INSTRUMENT RATING

Is this right for me?

Obtaining an instrument rating is the biggest step you can take towards becoming a safer, more knowledgeable, and more professional pilot. Instrument training will teach you precise control of the aircraft by reference only to instruments. You will also learn the full intricacies of airspace and regulations. With an instrument rating you can feel free to take that trip you’ve been considering, without the worry of being delayed due to weather or low ceilings

How much time will it take?

The FAA requires a minimum of 40 hours of simulated or actual instrument flight to be eligible for certification. At least 15 hours of this must be accomplished with an authorized instrument instructor (CFII). The time required can be as little as several weeks if you enroll in our accelerated training program. Immerse yourself in flight instruction several times a week or spread it out over several months, the choice is yours.

How much will it cost?

The FAA has a set of minimums required to gain an Instrument Rating. We have found that most students will require slightly more training than the minimum requirements. Review the cost tables below for more details, but a student can expect it to cost between $7,000 and $9,000.

Detailed Cost Estimate

40 Hour FAA Minimum Requirement Cost
20 Dual Flight Hours including Piper Warrior or Cessna 172 Aircraft Rate, Fuel, and Instruction Rate 3,800.00
20 Dual Instruction Hours in Simulator (20 hours of logged simulated time allowed) 1,200.00
One Year Unlimited Simulator Package 700.00
Ground School with Books and Materials 600.00
FAA Knowledge Test 165.00
FAA Practical Test Designated Pilot Examiner’s Fee 500.00
Estimated Total: $ 6,965.00
50 Hour Zone Aviation Student Average Cost
30 Dual Flight Hours including Piper Warrior or Cessna 172 Aircraft Rate, Fuel, and Instruction Rate 5,700.00
20 Dual Instruction Hours in Simulator (20 hours of logged simulated time allowed) 1,200.00
One Year Unlimited Simulator Package 700.00
Ground School with Books and Materials 600.00
FAA Knowledge Test 165.00
FAA Practical Test Designated Pilot Examiner’s Fee 500.00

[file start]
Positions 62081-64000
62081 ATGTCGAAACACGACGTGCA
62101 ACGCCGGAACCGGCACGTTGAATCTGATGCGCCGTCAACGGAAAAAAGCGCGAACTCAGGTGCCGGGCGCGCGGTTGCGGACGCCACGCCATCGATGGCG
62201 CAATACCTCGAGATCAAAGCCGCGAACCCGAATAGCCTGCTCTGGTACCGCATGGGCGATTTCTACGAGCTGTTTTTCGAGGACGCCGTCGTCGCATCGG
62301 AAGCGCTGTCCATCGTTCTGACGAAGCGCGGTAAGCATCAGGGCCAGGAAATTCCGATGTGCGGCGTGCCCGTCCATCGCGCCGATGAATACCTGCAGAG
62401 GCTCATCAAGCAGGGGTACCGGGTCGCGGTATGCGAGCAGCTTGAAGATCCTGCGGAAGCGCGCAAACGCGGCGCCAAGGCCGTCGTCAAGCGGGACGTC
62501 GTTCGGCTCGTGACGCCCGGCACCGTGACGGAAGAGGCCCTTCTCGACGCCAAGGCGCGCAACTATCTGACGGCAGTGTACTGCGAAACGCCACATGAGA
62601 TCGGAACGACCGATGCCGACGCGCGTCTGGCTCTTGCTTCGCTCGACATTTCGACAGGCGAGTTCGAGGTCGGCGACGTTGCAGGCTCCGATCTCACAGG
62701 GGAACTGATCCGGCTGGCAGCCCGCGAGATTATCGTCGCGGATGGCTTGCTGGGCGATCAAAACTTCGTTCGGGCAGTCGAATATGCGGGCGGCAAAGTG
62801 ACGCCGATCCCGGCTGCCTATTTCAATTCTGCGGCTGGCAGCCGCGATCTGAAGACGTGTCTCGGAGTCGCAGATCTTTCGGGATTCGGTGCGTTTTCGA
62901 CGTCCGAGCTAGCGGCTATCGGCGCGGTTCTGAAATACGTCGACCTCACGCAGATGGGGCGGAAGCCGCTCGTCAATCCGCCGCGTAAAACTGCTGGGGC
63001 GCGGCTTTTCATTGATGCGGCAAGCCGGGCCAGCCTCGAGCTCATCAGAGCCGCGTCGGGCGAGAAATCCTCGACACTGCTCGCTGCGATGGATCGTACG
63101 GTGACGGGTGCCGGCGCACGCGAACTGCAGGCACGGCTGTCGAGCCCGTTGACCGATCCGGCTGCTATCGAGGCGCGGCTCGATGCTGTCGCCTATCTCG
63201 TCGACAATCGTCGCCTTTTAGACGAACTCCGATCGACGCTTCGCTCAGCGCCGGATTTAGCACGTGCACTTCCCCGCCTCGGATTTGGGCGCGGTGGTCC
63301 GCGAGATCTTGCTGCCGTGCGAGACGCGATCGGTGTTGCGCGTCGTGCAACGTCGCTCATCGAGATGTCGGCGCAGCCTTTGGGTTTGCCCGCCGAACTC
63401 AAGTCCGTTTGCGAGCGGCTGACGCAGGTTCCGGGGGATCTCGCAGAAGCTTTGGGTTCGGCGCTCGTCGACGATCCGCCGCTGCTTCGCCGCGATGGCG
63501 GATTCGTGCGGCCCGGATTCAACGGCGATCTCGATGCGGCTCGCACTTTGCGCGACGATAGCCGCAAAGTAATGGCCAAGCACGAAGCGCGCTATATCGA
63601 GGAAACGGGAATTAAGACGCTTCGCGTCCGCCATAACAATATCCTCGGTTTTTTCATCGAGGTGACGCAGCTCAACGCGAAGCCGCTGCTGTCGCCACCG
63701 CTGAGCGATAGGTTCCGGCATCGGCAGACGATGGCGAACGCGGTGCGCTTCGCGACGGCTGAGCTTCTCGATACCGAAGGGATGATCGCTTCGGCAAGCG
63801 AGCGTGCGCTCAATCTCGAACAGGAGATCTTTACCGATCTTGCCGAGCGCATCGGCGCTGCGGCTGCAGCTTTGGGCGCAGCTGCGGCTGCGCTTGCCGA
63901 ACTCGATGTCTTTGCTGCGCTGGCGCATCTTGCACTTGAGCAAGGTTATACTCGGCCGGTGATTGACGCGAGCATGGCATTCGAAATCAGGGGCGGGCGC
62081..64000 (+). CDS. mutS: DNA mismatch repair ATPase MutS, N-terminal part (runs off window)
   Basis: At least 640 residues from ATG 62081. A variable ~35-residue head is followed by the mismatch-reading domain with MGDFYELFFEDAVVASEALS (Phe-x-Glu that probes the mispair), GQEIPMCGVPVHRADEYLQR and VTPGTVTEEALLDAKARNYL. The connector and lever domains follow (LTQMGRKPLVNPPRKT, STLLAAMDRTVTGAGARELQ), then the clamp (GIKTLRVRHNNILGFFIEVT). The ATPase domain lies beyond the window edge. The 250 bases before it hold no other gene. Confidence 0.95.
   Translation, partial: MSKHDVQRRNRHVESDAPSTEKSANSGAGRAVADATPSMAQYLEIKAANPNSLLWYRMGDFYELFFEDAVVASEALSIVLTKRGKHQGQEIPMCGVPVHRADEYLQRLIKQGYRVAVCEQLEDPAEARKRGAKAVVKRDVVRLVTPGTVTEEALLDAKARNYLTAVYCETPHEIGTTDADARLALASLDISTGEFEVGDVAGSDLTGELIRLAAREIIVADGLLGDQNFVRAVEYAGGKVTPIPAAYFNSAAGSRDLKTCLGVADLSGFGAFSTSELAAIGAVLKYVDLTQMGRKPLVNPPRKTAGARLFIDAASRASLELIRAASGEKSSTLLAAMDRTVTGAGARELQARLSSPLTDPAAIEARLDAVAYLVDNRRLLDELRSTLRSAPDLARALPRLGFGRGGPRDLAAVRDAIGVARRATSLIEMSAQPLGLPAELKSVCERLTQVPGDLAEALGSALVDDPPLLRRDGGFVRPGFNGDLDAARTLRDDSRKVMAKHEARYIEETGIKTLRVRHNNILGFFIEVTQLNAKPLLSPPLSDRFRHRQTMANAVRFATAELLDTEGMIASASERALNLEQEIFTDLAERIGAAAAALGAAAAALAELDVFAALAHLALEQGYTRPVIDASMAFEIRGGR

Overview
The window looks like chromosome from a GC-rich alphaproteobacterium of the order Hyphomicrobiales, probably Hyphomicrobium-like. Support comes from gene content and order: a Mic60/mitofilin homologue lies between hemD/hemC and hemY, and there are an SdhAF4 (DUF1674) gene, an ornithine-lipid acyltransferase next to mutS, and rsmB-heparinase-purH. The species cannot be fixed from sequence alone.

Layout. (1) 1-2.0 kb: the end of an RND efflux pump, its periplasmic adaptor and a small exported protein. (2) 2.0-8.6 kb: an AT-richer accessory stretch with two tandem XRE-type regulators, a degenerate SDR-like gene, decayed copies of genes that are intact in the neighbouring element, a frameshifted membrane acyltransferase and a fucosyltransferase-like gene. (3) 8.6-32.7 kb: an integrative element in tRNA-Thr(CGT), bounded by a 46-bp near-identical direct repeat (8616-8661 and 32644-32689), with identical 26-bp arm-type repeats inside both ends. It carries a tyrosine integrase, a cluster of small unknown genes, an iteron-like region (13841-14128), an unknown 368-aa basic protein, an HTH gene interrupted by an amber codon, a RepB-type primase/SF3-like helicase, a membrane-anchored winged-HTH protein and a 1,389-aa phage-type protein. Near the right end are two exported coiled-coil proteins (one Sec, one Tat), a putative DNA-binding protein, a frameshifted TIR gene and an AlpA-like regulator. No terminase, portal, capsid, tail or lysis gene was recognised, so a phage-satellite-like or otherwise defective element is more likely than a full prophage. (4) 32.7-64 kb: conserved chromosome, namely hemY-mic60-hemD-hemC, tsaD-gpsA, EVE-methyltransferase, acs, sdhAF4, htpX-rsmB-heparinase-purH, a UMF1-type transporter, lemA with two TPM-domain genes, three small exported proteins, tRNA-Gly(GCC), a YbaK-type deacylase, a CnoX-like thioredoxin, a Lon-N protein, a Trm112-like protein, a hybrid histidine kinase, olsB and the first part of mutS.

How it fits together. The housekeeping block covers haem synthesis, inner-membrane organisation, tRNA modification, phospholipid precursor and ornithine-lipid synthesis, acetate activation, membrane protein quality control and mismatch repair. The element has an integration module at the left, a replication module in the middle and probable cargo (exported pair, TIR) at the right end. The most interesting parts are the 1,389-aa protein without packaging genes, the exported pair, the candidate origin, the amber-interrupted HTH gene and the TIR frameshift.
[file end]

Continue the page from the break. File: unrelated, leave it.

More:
Estimated Total: $ 8,865.00

Estimate only. Actual time and cost may vary depending on pilot proficiency, frequency, and consistency of flight lessons. All Training is completed to standard of pilot proficiency and safety, and not only on FAA minimum hours required.

Why choose Zone for your Instrument Rating?

As an instrument pilot you will gain valuable and advanced knowledge and skills that will make your flying safer, more convenient, and more versatile. At Zone Aviation we utilize new, glass cockpit equipped aircraft to ensure you get the most up-to-date training and experience. We also offer the option to start your training in our FAA certified flight training device (simulator). Our full cockpit sim is a valuable tool that will precisely hone your skills before you even start your dual instrument training in the aircraft. Utilizing this tool makes obtaining your instrument rating with Zone Aviation more efficient and less expensive. Zone has a Redbird FMX full-motion simulator that can be configured for either the Glass cockpit of a C172SP or a Cirrus SR20/SR22. A large portion of  time in the simulator counts too!

What are the steps to get my certificate?

  • Prepare for the written test. From the first flight with your instructor you’ll need to study along the way in preparation for your written exam which is usually taken towards the end of you flight training for a self-paced program, or taken before training begins for an accelerated program.
  • Dual Instruction. At least 15 of the required 40 hours of instrument flight has to be accomplished with a CFII. The remainder can be flown with a safety pilot if you choose.
  • Cross Country Flight. One long IFR cross country flight is required. At least one leg of the three leg trip must have a straight line distance of at least 250 nautical miles. Additionally, three different types of instrument approaches must be flown during this flight.
  • Oral and Practical Test. Once you meet all the flight training requirements and your instructor believes you are proficient, you are ready for the check ride. This check ride is composed of a oral examination and a hands-on flight in the aircraft with an FAA designated examiner. The check ride examines your knowledge, practices and proficiency at the control’s of the aircraft via reference to instruments only.